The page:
Have you ever heard that those who buy diapers are more likely to buy beer too? How about that when stapler is sold at a retailer, it is a good indicator that a company has hired a new employee? Would you be surprised to learn that those using their credit card to buy a drink in a “drinking establishment” are more likely to miss their credit card payment?
A few other surprising facts readers will find in a new book, Predictive Analytics: The Power to Predict Who Will Click, Buy, Lie or Die by Eric Siegel include:
• Clinical researchers predict divorce with 90 percent accuracy.
• Researchers employ machine learning to predict Hollywood blockbusters and hit songs.
• Life insurance companies predict age of death to decide whether to approve and then price a policy application.
• The state of Maryland uses predictive models to detect inmates more at risk to be perpetrators or victims of murder.
• University of Phoenix predicts which students are at risk of failing a course and then target them with intervention measures.
To fully describe what predictive analytics (PA) are and how such data is used, Siegel uses these facts and case studies such as big box retailer, Target, predicting which female customers will have a baby in coming months so that they can market relevant items to the expectant parents. And, how Hewlett-Packard uses analytics to predict who will remain in their employ or who is at a high risk of quitting.
When you go to the grocery store or drug store and you get coupons printed that seem to offer just the products you may be interested in, that is another every day use of PA that the average consumer may encounter.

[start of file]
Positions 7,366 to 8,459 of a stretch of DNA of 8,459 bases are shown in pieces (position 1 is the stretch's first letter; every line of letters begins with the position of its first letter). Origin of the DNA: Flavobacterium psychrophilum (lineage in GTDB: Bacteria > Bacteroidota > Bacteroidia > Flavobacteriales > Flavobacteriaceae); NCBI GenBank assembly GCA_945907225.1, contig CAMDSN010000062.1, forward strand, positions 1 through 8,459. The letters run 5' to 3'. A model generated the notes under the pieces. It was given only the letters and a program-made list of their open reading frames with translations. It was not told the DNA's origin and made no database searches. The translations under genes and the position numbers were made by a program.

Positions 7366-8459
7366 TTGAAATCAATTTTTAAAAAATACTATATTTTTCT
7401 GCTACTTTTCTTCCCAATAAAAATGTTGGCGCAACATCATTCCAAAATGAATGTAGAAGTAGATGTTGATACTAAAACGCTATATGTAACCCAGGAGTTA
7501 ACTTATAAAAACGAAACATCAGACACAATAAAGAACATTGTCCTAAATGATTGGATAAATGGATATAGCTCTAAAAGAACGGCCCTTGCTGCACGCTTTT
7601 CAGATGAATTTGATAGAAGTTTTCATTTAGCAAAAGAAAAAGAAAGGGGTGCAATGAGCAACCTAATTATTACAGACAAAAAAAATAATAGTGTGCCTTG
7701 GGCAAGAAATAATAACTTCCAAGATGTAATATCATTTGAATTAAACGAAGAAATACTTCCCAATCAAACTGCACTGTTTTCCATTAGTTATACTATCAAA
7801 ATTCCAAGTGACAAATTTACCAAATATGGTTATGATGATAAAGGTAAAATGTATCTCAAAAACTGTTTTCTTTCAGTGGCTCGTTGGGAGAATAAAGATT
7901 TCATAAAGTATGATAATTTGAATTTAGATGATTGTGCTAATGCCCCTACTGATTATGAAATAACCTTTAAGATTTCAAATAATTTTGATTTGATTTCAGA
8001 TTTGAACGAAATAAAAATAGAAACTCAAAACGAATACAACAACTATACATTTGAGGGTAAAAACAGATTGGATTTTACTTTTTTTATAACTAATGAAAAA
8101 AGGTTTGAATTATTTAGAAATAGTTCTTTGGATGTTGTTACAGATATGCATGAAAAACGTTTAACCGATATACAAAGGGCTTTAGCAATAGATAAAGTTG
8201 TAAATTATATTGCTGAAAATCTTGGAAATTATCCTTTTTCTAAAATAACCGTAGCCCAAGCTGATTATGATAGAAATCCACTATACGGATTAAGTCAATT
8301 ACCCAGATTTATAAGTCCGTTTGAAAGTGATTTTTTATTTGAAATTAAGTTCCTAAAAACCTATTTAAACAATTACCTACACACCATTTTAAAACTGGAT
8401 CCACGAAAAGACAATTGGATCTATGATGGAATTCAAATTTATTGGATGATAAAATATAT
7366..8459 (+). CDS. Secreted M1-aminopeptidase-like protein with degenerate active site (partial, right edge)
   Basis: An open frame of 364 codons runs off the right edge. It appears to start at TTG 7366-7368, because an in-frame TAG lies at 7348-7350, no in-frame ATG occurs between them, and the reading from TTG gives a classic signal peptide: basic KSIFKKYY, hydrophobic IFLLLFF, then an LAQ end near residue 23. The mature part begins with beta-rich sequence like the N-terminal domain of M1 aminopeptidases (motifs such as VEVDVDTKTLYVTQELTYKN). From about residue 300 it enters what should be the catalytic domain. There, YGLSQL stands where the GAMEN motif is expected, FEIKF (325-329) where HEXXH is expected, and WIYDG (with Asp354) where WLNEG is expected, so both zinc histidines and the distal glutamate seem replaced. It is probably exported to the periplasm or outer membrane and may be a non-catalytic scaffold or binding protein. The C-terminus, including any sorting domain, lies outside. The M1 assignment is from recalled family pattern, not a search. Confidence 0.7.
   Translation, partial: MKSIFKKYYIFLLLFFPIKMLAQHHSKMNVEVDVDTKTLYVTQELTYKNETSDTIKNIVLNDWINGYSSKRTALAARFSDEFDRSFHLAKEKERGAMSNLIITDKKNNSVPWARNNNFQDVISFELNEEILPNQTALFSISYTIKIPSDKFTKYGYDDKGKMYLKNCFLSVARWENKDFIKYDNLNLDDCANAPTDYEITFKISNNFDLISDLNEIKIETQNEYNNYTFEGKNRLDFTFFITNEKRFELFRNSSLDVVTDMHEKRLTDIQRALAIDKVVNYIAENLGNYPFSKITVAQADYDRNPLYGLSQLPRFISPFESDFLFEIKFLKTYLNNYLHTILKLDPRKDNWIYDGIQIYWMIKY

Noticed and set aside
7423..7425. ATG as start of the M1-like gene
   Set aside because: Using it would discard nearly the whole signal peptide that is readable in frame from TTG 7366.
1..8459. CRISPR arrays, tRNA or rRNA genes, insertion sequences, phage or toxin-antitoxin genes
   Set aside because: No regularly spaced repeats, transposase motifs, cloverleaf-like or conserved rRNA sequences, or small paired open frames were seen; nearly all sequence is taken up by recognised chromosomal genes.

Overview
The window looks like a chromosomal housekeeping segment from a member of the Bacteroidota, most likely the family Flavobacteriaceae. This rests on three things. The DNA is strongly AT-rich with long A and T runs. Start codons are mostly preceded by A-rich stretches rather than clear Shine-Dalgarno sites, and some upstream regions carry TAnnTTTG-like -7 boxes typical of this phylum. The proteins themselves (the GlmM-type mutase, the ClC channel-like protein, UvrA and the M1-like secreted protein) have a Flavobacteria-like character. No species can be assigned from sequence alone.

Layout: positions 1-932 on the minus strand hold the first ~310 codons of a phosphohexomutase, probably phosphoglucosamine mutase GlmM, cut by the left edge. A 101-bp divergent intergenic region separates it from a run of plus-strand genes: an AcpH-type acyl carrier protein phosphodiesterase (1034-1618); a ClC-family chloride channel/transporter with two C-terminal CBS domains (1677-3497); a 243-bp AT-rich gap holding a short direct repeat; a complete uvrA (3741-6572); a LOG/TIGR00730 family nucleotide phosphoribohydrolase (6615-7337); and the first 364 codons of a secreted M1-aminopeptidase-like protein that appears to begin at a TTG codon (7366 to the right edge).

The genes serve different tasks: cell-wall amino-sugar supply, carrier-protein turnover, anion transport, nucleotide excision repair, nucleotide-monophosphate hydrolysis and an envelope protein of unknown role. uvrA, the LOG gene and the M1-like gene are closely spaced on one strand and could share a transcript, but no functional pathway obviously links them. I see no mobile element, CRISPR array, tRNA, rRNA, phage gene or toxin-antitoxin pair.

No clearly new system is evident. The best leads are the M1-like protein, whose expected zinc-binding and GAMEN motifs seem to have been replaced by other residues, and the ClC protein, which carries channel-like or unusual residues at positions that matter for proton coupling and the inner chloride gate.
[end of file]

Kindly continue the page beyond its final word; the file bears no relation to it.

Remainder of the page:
Siegel writes, “I was at Walgreens a few years ago, and upon checkout, an attractive, colorful coupon spit out of the machine. The product it hawked, pictured for all of my fellow shoppers to see, had the potential to mortify. It was a coupon for Beano, a medication for flatulence.”
The author had developed a lactose intolerance, and the drug store was recommending products that might be compatible with his medical condition. He describes PA as benefiting both the consumer and the organization by empowering it “with an entirely new form of competitive armament.”
Siegel spends a lot of the book going through the different predictive models and how the data is extracted and used. This type of data mining is being used in numerous ways, not just for consumerism. He provides examples from family and life, healthcare, crime fighting and fraud detection, staff and employees and human language understanding.
Of course, those in government have found ways to use PA to their own personal advantage. President Obama’s 2012 campaign used over 50 analytics experts. His team used persuasion modeling to determine which voter could be “positively persuaded by a political campaign contact such as a call, door knock, flyer or TV ad.”
The Obama team used PA to also select those voters where contact would backfire or the “do-not-disturbs” where any contact would hurt the campaign more than help by switching the voter over to his opponent. For those wondering how a candidate with as sloppy a record as Obama had coming out of his first term could win re-election, this book may have an answer for you.
While the book answers so many questions about how marketers know so much about consumers, it’s not just a book for marketers. It is one of those business books that cross many departments including sales, research and development, human resources, customer service among others.
Siegel’s writing style is highly readable and enjoyable. This book has many technical chapters but the author uses easily recognizable examples and case studies that make the book easy to read and to understand.